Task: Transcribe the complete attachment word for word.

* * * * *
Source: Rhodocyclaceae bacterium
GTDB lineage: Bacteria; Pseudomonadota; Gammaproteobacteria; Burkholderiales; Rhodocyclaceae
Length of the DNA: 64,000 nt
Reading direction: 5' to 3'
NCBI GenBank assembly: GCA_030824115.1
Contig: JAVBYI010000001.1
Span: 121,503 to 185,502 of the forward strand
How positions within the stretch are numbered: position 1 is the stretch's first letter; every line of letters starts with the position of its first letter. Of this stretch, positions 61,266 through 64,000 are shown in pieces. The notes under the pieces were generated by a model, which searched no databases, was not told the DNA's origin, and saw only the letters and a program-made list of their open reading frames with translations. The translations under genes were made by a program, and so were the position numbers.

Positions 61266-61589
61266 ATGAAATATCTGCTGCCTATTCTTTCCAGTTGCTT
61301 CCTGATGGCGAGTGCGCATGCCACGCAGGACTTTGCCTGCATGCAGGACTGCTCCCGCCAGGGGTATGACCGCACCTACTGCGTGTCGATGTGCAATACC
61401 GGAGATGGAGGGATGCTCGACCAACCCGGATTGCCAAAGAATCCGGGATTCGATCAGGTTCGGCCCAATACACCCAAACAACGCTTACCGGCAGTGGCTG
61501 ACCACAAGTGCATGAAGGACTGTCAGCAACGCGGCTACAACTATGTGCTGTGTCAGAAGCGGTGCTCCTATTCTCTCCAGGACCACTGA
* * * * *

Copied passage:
Source: Rhodocyclaceae bacterium
GTDB lineage: Bacteria; Pseudomonadota; Gammaproteobacteria; Burkholderiales; Rhodocyclaceae
Length of the DNA: 64,000 nt
Reading direction: 5' to 3'
NCBI GenBank assembly: GCA_030824115.1
Contig: JAVBYI010000001.1
Span: 121,503 to 185,502 of the forward strand
How positions within the stretch are numbered: position 1 is the stretch's first letter; every line of letters starts with the position of its first letter. Of this stretch, positions 61,266 through 64,000 are shown in pieces. The notes under the pieces were generated by a model, which searched no databases, was not told the DNA's origin, and saw only the letters and a program-made list of their open reading frames with translations. The translations under genes were made by a program, and so were the position numbers.

Positions 61266-61589
61266 ATGAAATATCTGCTGCCTATTCTTTCCAGTTGCTT
61301 CCTGATGGCGAGTGCGCATGCCACGCAGGACTTTGCCTGCATGCAGGACTGCTCCCGCCAGGGGTATGACCGCACCTACTGCGTGTCGATGTGCAATACC
61401 GGAGATGGAGGGATGCTCGACCAACCCGGATTGCCAAAGAATCCGGGATTCGATCAGGTTCGGCCCAATACACCCAAACAACGCTTACCGGCAGTGGCTG
61501 ACCACAAGTGCATGAAGGACTGTCAGCAACGCGGCTACAACTATGTGCTGTGTCAGAAGCGGTGCTCCTATTCTCTCCAGGACCACTGA